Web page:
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Seattle's UW Medicine to study effects of psilocybin on stressed-out healthcare workers

Researchers are planning to use frontline healthcare workers as their subjects to examine the effect psilocybin has on treating depression.

SEATTLE — For the first time ever, researchers at the University of Washington's School of Medicine will use doctors and nurses as patients to examine the effect psilocybin has on treating depression.

Few have suffered more during the pandemic than frontline healthcare workers, often barraged with apathy and even abuse as they've tried to save people from COVID-19.

One in five healthcare workers around the world have suffered from anxiety and/or depression during the pandemic.

UW Medicine's Dr. Tony Back has seen it in his colleagues.

"There was a lot of witnessing people who were just dying and gasping for breath," says Back, a UW Medicine oncologist, palliative-care specialist and professor of medicine. "Also, it's one thing to be a doctor and have a patient say, 'Thanks for the recommendation. That's not for me.' It's another to have one spit at you."

Now, researchers at the UW School of Medicine want to find out if psilocybin, the psychoactive ingredient in "magic mushrooms," can help with severe depression in those healthcare workers.

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"There’s an opportunity here to help doctors, nurses, and other clinicians who are really having a hard time now during the COVID-19 pandemic," Back said.

A growing body of research shows the drug allows parts of the brain that typically don't talk to each other to do just that -- creating new pathways for thinking, learning and behaving.

"People describe it as almost like a spiritual experience where you're able to step back and see that there's something much bigger happening here than this one patient, this one hospital room," Back said.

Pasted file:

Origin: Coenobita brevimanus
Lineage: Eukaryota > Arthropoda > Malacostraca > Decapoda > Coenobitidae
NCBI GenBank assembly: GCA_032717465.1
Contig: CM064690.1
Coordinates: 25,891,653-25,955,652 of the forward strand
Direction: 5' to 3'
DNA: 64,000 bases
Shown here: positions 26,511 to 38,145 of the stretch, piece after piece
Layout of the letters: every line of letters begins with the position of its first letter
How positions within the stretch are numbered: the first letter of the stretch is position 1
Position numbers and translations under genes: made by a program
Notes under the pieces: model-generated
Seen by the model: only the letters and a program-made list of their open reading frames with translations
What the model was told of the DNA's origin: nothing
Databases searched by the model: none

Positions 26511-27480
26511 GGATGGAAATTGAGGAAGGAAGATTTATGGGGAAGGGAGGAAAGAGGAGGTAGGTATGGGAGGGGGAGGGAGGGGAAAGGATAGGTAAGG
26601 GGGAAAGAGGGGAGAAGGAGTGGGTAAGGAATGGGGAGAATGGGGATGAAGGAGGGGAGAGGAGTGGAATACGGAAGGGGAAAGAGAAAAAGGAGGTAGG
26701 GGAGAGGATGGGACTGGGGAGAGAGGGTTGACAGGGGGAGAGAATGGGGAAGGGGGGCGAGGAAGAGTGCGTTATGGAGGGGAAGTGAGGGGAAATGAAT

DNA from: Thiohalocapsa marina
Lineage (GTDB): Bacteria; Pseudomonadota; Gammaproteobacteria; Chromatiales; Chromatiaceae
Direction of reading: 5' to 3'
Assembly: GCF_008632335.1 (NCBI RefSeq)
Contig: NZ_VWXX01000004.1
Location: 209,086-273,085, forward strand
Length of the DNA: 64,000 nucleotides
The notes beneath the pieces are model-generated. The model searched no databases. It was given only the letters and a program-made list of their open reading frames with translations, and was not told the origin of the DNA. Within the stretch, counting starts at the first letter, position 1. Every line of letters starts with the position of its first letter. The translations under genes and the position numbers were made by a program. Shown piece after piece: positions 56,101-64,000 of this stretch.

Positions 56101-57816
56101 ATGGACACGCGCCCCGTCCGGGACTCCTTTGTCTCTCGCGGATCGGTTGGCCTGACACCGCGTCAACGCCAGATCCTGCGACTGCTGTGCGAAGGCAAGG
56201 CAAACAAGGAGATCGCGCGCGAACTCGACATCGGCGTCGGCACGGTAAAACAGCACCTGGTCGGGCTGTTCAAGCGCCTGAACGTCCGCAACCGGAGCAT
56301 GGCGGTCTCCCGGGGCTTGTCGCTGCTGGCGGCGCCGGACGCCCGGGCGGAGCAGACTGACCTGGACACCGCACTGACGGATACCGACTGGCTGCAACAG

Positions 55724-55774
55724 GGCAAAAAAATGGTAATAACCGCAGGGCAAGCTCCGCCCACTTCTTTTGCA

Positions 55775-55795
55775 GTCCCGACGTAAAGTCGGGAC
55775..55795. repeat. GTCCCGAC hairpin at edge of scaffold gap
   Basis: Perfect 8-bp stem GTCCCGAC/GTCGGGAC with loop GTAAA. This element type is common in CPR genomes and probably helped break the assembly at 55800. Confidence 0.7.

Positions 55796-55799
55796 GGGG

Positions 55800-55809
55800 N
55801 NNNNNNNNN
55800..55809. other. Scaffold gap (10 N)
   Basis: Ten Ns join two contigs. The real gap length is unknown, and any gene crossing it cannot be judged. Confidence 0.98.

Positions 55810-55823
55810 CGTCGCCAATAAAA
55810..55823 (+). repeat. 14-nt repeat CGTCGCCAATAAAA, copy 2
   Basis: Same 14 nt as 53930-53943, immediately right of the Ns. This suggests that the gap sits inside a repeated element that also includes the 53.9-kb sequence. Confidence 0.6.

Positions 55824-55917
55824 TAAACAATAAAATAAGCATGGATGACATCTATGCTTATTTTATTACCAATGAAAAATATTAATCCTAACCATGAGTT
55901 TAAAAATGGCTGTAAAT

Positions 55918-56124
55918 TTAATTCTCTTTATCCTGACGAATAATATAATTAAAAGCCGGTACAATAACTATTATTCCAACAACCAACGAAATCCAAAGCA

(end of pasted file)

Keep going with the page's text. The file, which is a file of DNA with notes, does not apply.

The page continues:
Experts warn psilocybin is no panacea and that it should only be used in conjunction with psychotherapy.

Another psychedelic drug, ketamine, typically used as an anesthetic, is legal and currently being prescribed in Washington for patients experiencing everything from anxiety to addiction.

Unlike ketamine, however, psilocybin has been deemed dangerous by the FDA with "no medical use."

"That really stems back to the Nixon administration and his dislike for hippies," Back said. "Historians think that's why it was categorized as a schedule one drug. It's really quite safe when taken properly."

Dr. Back hopes the UW study will show psilocybin clearly does have medicinal benefits.

With the mental health crisis currently sweeping the country, Back believes the drug is not only useful but desperately needed.

"We really need to explore what the things are we can do to change up the mental well-being of our populous," Back said. "I think we're totally at a tipping point."

Medical professionals suffering from depression are encouraged to apply for the study here: A study of psilocybin-assisted psychotherapy for clinicians with symptoms of depression and burnout related to frontline work in the COVID pandemic.

RELATED: This Mountlake Terrace clinic is treating some patients with Ketamine

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